top
US
US
Indybay
Indybay
Indybay
Regions
Indybay Regions North Coast Central Valley North Bay East Bay South Bay San Francisco Peninsula Santa Cruz IMC - Independent Media Center for the Monterey Bay Area North Coast Central Valley North Bay East Bay South Bay San Francisco Peninsula Santa Cruz IMC - Independent Media Center for the Monterey Bay Area California United States International Americas Haiti Iraq Palestine Afghanistan
Topics
Newswire
Features
From the Open-Publishing Calendar
From the Open-Publishing Newswire
Indybay Feature

No Place for Whales: The U.S. Military's Legacy in Indian Country: Reckless Toxic Dumping

by Brenda Norrell
From the mustard gas pit on Walker River Paiute lands, to the napalm burn site on Fallon Paiute Shoshone lands, to the undetonated bombs in the Lakota Badlands, to the experimental explosives at Fort Wingate in New Mexico and secret radioactive waste dump near the Tohono O'odham Nation capital of Sells, Arizona, to the widespread illegal hazardous waste dumping, and leaking of toxic waste, in many of the Alaskan and Hawaiian islands -- there is enough documented cancer-causing waste to fill an encyclopedia.
screenshot_2023-03-17_12.44.28_pm.png
The U.S. military's poisonous legacy in Indian country

U.S. Military's Strewn Undetonated Bombs, Napalm Burn Pits, and Secret Radioactive Waste Dumps

By Brenda Norrell
Censored News

While claiming to be defending the world, the U.S. military left behind cancer-causing, hazardous waste that is recklessly strewn across Indian country.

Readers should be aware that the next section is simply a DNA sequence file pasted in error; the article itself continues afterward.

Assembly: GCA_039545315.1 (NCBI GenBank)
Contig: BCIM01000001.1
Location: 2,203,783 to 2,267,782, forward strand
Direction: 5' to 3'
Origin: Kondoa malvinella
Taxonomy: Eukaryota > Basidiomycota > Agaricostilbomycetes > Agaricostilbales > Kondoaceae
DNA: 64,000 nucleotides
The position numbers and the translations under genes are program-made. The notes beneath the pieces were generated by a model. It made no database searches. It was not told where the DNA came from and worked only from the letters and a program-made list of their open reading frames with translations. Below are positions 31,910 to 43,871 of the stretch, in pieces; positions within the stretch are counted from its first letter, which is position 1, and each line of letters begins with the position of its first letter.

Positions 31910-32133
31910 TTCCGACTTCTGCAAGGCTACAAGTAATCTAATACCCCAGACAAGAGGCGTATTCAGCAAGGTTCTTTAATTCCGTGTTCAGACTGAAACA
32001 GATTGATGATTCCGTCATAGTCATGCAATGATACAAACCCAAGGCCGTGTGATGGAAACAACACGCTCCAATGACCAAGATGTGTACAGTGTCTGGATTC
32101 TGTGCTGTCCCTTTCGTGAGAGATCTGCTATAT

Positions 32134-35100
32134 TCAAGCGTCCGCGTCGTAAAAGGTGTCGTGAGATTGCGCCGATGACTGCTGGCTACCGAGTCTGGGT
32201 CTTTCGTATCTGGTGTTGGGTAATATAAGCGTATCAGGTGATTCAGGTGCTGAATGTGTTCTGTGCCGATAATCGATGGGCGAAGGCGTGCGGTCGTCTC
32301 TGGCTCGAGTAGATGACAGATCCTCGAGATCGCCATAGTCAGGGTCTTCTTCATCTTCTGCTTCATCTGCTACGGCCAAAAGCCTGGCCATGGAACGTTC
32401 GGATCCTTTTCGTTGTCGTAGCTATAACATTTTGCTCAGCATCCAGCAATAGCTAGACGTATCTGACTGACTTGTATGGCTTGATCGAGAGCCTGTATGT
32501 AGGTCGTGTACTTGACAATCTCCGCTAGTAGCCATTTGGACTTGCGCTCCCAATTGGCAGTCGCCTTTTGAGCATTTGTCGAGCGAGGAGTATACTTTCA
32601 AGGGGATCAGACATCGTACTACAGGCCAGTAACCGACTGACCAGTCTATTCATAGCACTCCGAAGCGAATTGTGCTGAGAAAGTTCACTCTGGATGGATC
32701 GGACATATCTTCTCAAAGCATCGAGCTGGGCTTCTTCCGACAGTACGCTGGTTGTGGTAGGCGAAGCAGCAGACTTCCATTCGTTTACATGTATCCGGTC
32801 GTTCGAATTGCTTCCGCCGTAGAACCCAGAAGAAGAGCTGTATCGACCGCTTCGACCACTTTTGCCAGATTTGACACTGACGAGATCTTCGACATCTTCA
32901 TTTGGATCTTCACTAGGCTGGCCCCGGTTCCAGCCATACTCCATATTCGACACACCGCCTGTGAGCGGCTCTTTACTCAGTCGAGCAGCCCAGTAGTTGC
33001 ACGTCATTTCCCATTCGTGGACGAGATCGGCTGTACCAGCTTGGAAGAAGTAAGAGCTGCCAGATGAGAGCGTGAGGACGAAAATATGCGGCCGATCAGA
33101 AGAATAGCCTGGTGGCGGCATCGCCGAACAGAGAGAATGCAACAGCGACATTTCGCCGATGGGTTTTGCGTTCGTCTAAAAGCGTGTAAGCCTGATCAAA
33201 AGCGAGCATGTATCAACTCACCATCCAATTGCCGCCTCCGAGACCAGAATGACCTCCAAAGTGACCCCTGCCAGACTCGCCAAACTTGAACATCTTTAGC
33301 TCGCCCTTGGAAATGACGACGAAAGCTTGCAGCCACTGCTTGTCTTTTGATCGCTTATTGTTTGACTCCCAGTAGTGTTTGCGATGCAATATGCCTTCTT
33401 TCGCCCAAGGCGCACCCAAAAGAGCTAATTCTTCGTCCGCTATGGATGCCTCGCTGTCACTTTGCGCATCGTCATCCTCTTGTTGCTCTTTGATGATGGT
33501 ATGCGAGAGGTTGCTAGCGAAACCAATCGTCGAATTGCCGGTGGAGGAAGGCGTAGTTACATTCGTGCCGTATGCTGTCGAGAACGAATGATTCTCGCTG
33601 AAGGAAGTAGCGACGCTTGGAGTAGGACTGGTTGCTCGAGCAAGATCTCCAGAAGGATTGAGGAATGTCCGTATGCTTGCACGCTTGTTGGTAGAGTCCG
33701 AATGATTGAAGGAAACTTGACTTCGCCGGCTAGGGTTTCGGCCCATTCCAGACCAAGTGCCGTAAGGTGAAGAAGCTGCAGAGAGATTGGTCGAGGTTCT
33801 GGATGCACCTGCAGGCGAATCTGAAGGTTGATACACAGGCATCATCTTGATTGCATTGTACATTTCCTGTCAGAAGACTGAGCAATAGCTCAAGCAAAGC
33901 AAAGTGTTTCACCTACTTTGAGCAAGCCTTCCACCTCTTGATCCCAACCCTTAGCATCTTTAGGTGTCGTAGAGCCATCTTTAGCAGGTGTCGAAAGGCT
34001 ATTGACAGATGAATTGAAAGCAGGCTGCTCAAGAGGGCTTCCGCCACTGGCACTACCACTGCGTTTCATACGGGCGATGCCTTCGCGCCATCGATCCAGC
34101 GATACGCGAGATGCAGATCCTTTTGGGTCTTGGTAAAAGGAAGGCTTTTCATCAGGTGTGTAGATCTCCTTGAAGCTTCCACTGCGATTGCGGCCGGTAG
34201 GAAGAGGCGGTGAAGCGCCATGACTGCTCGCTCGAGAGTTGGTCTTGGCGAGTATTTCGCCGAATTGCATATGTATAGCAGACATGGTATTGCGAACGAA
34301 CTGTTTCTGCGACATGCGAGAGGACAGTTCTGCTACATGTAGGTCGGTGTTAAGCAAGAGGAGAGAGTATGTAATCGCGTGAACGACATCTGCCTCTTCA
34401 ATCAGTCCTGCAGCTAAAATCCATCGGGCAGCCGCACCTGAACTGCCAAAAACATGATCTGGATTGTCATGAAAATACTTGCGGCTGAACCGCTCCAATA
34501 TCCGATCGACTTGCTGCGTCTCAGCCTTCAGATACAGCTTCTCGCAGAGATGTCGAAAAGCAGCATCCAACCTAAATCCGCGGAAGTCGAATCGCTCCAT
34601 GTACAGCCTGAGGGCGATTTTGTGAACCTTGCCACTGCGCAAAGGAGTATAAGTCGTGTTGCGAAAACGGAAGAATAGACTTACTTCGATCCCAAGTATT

From the mustard gas pit on Walker River Paiute lands and napalm burn site on Fallon Paiute Shoshone lands in Nevada, to the undetonated bombs in the Lakota Badlands in South Dakota, to the experimental explosives at Fort Wingate in New Mexico and secret radioactive waste dump near the Tohono O'odham Nation capital of Sells, Arizona, to the widespread illegal hazardous waste dumping, and leaking barrels of toxic waste, in many of the Alaskan and Hawaiian islands -- there is enough documented cancer-causing waste to fill an encyclopedia.

We look at a few of the sites in our article, 'No Place for Whales.'

The deadliest remains of the Cold War remain in the soil of the Western Shoshone, where the atomic bomb was detonated at the Nuclear Test Site. Navajos and Pueblos were sent to their deaths mining uranium during the Cold War. Today, radioactive tailings remain strewn across the Navajo Nation, regardless of the United States' continual promises of cleanup.

The radioactive waste from the Church Rock, N.M., uranium spill, one of the worst in history, continues to flow through Navajo communities, and down the Rio Puerco wash in the Flagstaff, Arizona, region.

However, less publicized are the sites of strewn undetonated bombs and live shells, secret radioactive waste dumps, and pits of mustard gas and napalm.

https://bsnorrell.blogspot.com/2019/09/a-slow-and-toxic-genocide.html

Top photo: The U.S. Military is still cleaning up its hazardous waste strewn and dumped in Alaska islands, at the same time that President Biden approves more oil drilling in the Arctic, detrimental to the pristine natural environment and wildlife.
§
by Brenda Norrell
screenshot_2023-03-17_12.44.43_pm.png
U.S. military strewn hazards in Alaska. With clean-up in Amaknak, Attu, and Bethel, the military cites the danger to whales.
Add Your Comments
We are 100% volunteer and depend on your participation to sustain our efforts!

Donate

$40.00 donated
in the past month

Get Involved

If you'd like to help with maintaining or developing the website, contact us.

Publish

Publish your stories and upcoming events on Indybay.

IMC Network